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Monday, 13 January 2020

Shifting from Post-Crisis Regulation to Fresh Policy Challenges in 2020

This year's policy slate will shift from the Dodd-Frank policymaking cycle to some major headline issues, including the Libor transition, reform of the government-sponsored enterprises and relief for lenders complying with the anti-money laundering Beneficial Ownership requirements.

By Lisa Pendergast, David McCarthy, Christina Zausner and Raj Aidasani

Nearly 10 years after its enactment, the Dodd-Frank rulemaking cycle will be winding down. With that, the 2020 policy slate will shift to some major headline issues, including the Libor transition, reform of the government-sponsored enterprises (Fannie Mae and Freddie Mac) and relief for lenders complying with the anti-money laundering Beneficial Ownership requirements.

To be fair, a lingering Dodd-Frank/Basel III rule is slated to be finalized this year. The second of two liquidity requirements called the net stable funding ratio (NSFR) is targeted for adoption by all three bank regulatory agencies (Federal Reserve, Federal Deposit Insurance Corp. and the Office of the Comptroller of the Currency) in the first quarter. Once the NSFR enters this final stage, the policy challenges facing the commercial real estate (CRE) finance community will largely shift toward broader-based issues that generally apply homogeneously to all asset classes.

This is significant, because many of the Dodd-Frank requirements apply asymmetrically across asset classes and often treat CRE finance products relatively more harshly than residential mortgages and other commercial products. The 2020 policy season portends significant change with outsized execution risks.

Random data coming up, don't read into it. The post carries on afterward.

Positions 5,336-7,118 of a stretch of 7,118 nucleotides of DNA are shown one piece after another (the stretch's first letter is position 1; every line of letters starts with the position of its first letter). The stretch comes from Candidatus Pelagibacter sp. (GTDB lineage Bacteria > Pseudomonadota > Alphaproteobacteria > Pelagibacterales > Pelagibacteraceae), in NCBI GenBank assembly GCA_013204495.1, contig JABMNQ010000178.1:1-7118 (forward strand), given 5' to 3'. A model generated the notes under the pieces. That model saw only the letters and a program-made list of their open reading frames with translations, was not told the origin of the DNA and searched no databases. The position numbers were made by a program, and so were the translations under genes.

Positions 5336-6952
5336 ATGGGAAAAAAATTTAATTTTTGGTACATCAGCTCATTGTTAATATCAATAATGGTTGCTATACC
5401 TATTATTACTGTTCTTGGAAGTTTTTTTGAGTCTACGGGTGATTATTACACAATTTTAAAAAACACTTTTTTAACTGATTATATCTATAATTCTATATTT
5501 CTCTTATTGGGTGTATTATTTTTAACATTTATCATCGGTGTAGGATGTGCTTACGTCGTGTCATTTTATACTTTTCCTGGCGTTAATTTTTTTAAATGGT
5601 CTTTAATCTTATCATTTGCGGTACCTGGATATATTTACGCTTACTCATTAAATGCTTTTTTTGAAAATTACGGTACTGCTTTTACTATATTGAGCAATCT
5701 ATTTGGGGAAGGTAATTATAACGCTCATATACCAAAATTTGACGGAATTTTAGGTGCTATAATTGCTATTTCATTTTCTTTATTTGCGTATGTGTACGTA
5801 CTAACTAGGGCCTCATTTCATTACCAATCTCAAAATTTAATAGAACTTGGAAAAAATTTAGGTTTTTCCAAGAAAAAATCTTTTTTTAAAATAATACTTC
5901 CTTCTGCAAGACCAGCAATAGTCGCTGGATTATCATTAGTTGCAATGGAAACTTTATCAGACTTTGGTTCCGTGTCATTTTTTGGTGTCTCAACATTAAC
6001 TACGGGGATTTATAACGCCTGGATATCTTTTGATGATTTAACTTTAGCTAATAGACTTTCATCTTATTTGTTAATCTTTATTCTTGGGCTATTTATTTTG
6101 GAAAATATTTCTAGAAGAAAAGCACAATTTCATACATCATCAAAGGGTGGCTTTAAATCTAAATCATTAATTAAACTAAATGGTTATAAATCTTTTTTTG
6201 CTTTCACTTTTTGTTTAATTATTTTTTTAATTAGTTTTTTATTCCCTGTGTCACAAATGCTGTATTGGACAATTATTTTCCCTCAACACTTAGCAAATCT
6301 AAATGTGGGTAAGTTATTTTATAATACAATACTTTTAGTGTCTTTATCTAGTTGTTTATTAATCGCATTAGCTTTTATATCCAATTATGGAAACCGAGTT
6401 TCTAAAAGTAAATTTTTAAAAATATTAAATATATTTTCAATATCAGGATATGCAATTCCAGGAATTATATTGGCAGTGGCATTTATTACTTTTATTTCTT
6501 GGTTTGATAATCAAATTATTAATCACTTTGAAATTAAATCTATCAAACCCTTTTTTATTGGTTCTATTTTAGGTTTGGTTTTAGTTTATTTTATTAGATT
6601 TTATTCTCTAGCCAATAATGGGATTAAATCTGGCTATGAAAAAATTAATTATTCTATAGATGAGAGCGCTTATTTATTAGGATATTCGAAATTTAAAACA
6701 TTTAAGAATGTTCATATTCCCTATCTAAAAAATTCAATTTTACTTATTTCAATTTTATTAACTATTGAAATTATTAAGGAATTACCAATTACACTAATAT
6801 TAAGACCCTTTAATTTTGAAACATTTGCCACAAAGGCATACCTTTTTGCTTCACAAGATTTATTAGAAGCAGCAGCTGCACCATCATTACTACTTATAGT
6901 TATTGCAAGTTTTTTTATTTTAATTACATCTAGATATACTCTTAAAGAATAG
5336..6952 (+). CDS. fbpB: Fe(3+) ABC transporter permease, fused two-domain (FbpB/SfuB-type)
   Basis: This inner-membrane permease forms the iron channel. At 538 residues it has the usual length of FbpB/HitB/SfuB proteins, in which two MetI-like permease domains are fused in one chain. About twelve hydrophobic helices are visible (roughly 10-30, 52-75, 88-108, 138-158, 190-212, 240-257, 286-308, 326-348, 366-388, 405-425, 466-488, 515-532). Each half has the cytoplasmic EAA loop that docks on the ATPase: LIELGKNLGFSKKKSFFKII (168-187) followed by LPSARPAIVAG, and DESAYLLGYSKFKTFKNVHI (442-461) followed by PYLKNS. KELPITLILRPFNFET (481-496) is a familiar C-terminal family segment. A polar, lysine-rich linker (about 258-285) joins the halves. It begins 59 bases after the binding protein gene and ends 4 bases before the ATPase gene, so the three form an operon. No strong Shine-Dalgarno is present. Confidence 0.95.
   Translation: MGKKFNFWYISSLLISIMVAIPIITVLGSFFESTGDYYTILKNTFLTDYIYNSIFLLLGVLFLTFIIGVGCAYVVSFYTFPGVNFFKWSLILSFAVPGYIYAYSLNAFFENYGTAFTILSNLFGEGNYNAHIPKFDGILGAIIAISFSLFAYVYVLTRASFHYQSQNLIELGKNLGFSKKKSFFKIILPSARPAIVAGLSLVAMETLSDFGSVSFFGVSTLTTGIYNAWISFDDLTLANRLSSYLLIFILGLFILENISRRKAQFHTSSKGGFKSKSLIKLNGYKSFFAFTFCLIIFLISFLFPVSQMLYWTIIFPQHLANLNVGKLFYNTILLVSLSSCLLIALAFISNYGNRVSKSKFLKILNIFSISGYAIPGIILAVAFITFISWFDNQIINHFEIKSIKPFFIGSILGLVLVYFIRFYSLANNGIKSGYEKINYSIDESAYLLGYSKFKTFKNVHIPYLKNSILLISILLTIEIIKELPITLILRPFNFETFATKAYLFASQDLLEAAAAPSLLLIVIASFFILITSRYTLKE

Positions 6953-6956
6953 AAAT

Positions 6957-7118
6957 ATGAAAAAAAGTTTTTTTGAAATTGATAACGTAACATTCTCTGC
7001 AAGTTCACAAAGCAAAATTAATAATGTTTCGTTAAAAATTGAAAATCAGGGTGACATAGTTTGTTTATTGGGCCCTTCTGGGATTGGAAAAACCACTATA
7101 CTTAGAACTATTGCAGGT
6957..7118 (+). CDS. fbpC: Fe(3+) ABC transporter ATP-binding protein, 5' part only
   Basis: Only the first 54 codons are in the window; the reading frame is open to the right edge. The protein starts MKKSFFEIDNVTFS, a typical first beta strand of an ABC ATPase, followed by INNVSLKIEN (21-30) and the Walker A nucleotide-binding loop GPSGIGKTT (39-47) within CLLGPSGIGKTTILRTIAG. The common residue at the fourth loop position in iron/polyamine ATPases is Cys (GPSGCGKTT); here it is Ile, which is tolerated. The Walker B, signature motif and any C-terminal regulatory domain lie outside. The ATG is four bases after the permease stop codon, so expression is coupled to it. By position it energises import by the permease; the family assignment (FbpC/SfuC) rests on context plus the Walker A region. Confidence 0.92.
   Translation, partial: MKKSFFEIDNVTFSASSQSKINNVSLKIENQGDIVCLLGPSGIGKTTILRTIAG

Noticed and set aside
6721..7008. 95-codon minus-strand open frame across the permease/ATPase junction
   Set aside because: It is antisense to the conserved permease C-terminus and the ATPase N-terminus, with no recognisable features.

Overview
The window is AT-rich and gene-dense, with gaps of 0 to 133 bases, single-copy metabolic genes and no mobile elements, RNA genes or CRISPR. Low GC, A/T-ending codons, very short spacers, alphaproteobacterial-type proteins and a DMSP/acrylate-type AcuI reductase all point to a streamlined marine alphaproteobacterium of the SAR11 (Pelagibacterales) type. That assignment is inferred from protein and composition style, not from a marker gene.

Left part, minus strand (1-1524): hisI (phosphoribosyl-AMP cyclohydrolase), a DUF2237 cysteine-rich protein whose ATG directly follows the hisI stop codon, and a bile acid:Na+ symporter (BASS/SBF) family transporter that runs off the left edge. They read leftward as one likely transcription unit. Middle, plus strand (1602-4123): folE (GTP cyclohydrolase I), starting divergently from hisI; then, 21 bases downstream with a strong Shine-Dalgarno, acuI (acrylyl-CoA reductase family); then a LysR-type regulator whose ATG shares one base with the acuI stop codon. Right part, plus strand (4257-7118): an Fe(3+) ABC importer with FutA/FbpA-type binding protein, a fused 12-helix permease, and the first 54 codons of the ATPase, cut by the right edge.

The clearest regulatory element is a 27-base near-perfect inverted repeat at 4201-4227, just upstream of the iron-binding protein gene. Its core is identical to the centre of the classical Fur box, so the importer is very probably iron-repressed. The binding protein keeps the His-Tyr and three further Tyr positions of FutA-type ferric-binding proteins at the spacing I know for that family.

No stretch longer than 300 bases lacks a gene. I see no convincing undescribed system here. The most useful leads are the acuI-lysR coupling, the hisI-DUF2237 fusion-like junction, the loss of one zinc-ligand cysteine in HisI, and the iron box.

With respect to the Libor transition alone, there is roughly $220 trillion in dollar-denominated exposure and $370 trillion globally.

A poorly planned exit for Fannie and Freddie from conservatorship could roil markets around the globe, while anti-money laundering compliance is increasingly tricky and violations can carry stiff fines and reputational risks. And while policy-related risks are inordinately high this year, they don't threaten to weigh more heavily on CRE finance than on other asset classes, as had many of the previous accounting, capital, liquidity and securitization regulations of the Dodd-Frank era.

The Big Bang in Benchmarks: The Global Transition from Libor to SOFR

Libor, or the London Interbank Offered Rate, has been called the world's most important number. Yet, Libor-related scandals and concern that this floating-rate benchmark is based on an inadequate number of underlying transactions led the UK's Financial Conduct Authority in 2017 to announce it would no longer compel banks to submit Libor quotes after 2021. Not surprisingly, the FCA's pronouncement galvanized global efforts to transition to new reference rates.

In the United States, where some $200 trillion of dollar-denominated Libor contracts and $1.3 trillion in CRE debt indexed to Libor are outstanding, the Board of Governors of the Federal Reserve and the New York Fed formed the Alternative Reference Rates Committee (ARRC) to identify a replacement rate for U.S. Libor. In June 2017, the ARRC selected the Secured Overnight Financing Rate (SOFR) as the replacement. SOFR is produced by the N.Y. Fed and is a broad measure of the cost of borrowing cash collateralized by Treasury securities on an overnight basis.

The Commercial Real Estate Finance Council (CREFC) is a member of the ARRC and co-chair of the Securitization Working Group (SWG), along with the Structured Finance Association (SFA). In the CRE structured-debt space, there is an estimated $200 billion in securitized floating-rate debt outstanding, comprised...


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